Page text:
Pocket Universe

I was never very good at making friends, even before I got ill. When I was a kid, my brother seemed impossibly popular — it just came so naturally to him. And then later, while Jake was at football practice, or at the cinema with his mates, I would be at the hospital, getting poked and prodded with needles.

When you’re sixteen, being geeky and awkward can be enough to scare anyone off. Try being geeky and awkward with an extremely rare degenerative disease. The look people would give me. Like a terrible smell had entered the room and they were doing their best to pretend they hadn’t noticed it.

I used to wonder, sometimes, which was it that people found to be the bigger conversation killer; that I’d almost certainly die young, or that I could quote literally any episode of Star Trek. Yes — even the Animated Series.

It wasn’t until Jake want off to university that I realised just how alone I was. He’d never made me feel like a nuisance, the annoying little brother. He’d always done his best to include me when he had friends over; I wouldn’t go so far as to say they were great pals to me, but it was close enough to make a real difference.

My parents anticipated how blue I’d get when Jake left, and tried to compensate by letting me move into his old room, with its en suite bathroom and illusion of adult independence. They also treated me to a brand new set of gadgets; a new laptop, smartphone, and a cutting edge virtual reality headset. Here is the whole world at your fingertips, the gesture seemed to say. Now please let us stop worrying about you.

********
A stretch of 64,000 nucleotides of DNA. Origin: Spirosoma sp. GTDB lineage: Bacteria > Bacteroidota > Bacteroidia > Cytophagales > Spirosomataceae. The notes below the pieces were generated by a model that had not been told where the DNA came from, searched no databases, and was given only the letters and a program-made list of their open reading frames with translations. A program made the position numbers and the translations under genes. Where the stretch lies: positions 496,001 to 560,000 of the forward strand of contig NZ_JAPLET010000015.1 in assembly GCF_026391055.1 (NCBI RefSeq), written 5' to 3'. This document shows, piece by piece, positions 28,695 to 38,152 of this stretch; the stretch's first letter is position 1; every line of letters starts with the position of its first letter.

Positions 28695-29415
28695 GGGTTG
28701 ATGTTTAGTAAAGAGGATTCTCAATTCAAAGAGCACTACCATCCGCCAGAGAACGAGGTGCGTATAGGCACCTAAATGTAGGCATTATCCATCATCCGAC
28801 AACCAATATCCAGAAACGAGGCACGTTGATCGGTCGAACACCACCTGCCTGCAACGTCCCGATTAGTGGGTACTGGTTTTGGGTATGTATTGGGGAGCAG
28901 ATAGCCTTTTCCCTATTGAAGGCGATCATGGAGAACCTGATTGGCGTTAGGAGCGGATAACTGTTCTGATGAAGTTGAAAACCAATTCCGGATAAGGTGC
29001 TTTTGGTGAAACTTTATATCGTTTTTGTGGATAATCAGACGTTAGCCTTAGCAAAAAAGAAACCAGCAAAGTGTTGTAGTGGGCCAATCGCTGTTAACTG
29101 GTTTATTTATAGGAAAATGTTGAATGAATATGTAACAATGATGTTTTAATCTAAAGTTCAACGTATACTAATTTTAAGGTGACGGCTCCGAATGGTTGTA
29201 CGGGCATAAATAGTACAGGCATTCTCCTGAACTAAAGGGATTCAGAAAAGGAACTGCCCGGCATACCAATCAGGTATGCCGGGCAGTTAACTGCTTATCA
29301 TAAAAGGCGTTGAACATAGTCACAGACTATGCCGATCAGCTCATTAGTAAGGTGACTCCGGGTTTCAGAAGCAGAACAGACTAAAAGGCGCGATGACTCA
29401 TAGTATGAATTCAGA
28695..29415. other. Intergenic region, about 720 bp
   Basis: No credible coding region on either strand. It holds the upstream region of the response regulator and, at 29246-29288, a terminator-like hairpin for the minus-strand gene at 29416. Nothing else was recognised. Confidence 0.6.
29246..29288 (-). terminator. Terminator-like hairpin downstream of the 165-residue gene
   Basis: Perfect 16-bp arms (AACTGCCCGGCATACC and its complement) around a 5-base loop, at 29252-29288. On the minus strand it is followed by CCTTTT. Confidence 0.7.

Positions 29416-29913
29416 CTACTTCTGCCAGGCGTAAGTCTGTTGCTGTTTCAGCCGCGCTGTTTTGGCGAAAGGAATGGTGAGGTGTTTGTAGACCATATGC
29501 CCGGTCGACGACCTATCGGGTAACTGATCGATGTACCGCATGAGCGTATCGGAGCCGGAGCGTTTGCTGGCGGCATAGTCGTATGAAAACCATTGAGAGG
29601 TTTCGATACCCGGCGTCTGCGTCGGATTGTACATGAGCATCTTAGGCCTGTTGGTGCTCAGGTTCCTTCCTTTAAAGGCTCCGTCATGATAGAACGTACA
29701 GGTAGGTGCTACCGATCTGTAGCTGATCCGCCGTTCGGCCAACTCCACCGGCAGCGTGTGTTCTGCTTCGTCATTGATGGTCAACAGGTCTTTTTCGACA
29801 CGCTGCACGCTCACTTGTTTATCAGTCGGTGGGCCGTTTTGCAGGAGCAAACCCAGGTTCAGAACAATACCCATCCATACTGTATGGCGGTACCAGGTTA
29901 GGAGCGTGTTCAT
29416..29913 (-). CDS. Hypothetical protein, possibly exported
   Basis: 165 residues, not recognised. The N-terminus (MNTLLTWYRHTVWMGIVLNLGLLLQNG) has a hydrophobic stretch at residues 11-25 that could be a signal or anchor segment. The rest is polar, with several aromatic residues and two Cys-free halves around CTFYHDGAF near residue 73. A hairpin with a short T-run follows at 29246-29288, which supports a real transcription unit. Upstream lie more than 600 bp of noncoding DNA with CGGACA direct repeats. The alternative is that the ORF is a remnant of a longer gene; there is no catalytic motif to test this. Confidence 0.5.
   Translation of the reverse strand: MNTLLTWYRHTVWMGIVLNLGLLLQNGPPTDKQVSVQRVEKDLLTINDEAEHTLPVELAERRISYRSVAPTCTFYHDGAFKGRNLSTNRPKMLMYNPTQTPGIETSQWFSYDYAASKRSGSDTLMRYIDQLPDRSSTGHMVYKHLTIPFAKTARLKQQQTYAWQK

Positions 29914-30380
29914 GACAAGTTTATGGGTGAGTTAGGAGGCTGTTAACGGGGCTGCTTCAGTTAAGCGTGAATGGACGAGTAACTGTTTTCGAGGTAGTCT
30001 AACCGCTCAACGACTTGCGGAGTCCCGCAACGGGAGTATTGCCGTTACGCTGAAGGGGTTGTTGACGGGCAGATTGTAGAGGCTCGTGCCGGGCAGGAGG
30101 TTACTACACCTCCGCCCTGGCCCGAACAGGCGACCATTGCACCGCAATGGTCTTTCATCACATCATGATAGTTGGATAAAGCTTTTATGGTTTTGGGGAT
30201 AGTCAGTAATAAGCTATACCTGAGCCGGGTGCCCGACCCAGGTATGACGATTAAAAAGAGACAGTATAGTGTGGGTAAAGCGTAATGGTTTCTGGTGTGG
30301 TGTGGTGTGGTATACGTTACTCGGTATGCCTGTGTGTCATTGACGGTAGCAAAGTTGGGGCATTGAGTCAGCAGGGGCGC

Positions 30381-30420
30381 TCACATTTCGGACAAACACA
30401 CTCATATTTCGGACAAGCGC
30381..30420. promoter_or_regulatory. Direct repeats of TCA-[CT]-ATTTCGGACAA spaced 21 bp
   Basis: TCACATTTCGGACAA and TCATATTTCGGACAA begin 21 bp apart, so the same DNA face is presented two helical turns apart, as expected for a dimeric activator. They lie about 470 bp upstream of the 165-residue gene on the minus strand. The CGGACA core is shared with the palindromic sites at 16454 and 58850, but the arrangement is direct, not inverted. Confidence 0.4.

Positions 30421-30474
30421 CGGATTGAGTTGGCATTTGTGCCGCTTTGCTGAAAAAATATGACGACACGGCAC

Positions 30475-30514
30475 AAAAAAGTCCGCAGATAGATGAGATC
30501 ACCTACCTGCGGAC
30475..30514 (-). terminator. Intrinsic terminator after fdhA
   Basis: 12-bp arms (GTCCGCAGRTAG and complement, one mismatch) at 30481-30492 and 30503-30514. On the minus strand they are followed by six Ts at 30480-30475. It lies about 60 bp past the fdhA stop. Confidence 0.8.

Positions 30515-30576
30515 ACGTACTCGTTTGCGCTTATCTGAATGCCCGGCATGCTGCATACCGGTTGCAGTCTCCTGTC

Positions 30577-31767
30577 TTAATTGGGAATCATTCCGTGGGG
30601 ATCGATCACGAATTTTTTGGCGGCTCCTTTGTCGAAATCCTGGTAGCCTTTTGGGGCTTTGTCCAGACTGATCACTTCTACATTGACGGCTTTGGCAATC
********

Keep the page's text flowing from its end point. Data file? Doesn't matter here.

I’d used social media before, obviously, but I guess when the only followers you have on Snapchat are your mum and your brother, even the world wide web can feel like a small place. It wasn’t until I moved into my new digs that I really “discovered” the internet.

Previously, all of my geeky consumption has been solitary, tinged with embarrassment — as private an act as going to the loo, or touching yourself. I hadn’t realised just how many forums and communities there were dedicated to discussing all of my favourite things, populated by little avatars with names like DragonMage94. These people were even nerdier than me. We’d have these long, epic conversations about Legend of Zelda, and how the Game Of Thrones TV show didn’t even compare to the books. And oh, the LOLs, and the crying with laughter emojis! I realised these people weren’t humouring me, they didn’t think I was weird. They got me.

I mean, yes, it took me a while to learn how to weed out some of the bad eggs — the guys who kept sending me Reddit links explaining how the Jews did 9/11, and the ones who were convinced that feminism is a form of ISIS brainwashing. But weirdoes aside; the correspondences I kept up, over weeks, then months, were a lifeline.

My parents were delighted, of course. They would drive me to and from my hospital appointments, and the rest of the time, I’d sit and entertain myself with “the little people in my computer,” as mum would put it. This, I realised, was how everyday life felt for other people. People whose arms and legs worked properly. People who had friends.